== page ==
salary roll backs are the only angle i can see players being expected to solve problems for ownership.  and i am against those roll backs.  beyond that, go nuts, NHL.  it doesn't help anyone that a third of the league will be hamstrung for the next 5 years because of bad deals.  yes, it's their own GMs' faults, but it still reduces the quality of the NHL product overall, and thus I'm good with the NHL looking to solve it unilaterally.  chicago basically had to put itself in perpetual cap hell to produce their cup champions, but now have no real choice but slowly rot away for the next half decade.  detroit tried to keep its salary levels under control, which was admirable, but they did it with movement-restricted (but largely cheaper than normal) deals, and are now going to rot for the attempt.  is that good?  i get that they reap what they sow, and this is the bed they made, and all sorts of other cliches, but....is it good for the league to have teams basically check out of competition for years at a time due to contract-related logjams?  wouldn't it be great if there was some kind of structure that would keep experiments like that from happening and dragging down the NHL's overall product?

 

one thing i'd like to see, and i think it'd go a long way towards fixing a good bit of this...maybe to the point of being the only change that needs to be made:  remove the cap hit for all buy-outs.  any buy-out at all simply goes away, in terms of the team's cap number.  unlimited caphit-free normal-course buy-outs available each summer.  who benefits from tightly controlled buyouts with significant cap consequences?  who'd be hurt?

 

lastly, i've said it before, but with this talk starting up again, i'll repeat: i think professional sports players' unions are one of the least funny jokes of the last 100 years.  it's a perversion, an idea for the good of the common worker that had no leverage and required protection being applied to some of the richest people on the continent.  the minimum wage of an NHL player is $650,000.  when the average doctor and lawyer look like paupers next to the least talented NHL player, my heart is a LONG way from breaking for them, no matter what concession is asked.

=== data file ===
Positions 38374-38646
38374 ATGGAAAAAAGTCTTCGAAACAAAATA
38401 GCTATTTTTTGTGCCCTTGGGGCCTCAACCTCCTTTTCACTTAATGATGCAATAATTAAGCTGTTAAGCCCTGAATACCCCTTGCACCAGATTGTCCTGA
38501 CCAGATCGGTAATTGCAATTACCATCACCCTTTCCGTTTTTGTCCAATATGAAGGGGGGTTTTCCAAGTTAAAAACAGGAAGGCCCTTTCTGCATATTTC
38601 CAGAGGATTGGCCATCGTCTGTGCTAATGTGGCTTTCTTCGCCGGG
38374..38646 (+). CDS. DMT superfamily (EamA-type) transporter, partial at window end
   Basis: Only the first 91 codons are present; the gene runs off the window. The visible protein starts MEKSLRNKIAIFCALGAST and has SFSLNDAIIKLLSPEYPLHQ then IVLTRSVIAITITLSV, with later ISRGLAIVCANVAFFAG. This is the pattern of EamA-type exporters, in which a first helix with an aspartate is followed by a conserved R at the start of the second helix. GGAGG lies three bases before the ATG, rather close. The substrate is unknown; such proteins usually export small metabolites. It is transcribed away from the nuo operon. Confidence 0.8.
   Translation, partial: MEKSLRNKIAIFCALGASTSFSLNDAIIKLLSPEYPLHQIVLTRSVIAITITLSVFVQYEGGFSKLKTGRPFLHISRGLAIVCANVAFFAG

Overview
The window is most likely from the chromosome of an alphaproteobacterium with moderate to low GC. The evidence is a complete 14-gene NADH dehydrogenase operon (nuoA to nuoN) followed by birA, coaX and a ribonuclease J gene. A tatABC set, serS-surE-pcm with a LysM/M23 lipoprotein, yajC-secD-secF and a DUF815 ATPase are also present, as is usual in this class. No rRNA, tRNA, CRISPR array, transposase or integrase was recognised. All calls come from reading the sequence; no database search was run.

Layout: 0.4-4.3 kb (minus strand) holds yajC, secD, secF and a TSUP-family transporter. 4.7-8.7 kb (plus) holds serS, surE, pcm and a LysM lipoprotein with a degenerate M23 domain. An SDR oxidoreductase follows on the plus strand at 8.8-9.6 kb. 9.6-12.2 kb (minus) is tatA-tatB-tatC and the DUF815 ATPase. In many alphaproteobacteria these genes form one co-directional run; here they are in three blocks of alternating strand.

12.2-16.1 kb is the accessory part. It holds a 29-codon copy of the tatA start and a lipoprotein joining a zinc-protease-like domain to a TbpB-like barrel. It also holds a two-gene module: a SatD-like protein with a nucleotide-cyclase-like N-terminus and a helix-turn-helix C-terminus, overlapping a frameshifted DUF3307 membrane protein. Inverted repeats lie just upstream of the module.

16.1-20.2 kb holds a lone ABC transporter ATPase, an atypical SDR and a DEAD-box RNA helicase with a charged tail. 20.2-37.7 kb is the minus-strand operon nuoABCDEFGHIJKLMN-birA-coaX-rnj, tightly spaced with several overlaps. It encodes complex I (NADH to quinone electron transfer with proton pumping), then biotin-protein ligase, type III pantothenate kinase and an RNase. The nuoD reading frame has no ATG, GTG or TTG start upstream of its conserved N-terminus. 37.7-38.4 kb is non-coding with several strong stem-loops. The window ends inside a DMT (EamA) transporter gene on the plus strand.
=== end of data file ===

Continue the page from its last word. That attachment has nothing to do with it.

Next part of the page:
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radoran    4,736
1 hour ago, aziz said:

 

or, when you have an organization that consists of 31 separate franchises competing for talent and success but not directly for dollars, drift towards short term decision-making is inevitable, and requires centralized control to rein in.  Centralized control from a party that is not specifically interested in the talent level or success of a given franchise, but the health and vitality of the organization as a whole.

 

I have been and will be offended at the suggestion or reality of salary roll-backs, but outside of that, I would have zero problem with the league saying, "NTC's will only be allowed to cover up to 2 years of any contract, NMC's are completely forbidden, salaries will be limited to 10% of the per-team cap ceiling, and a maximum 6 year duration.  all existing contracts are grandfathered, but all new deals will follow these rules."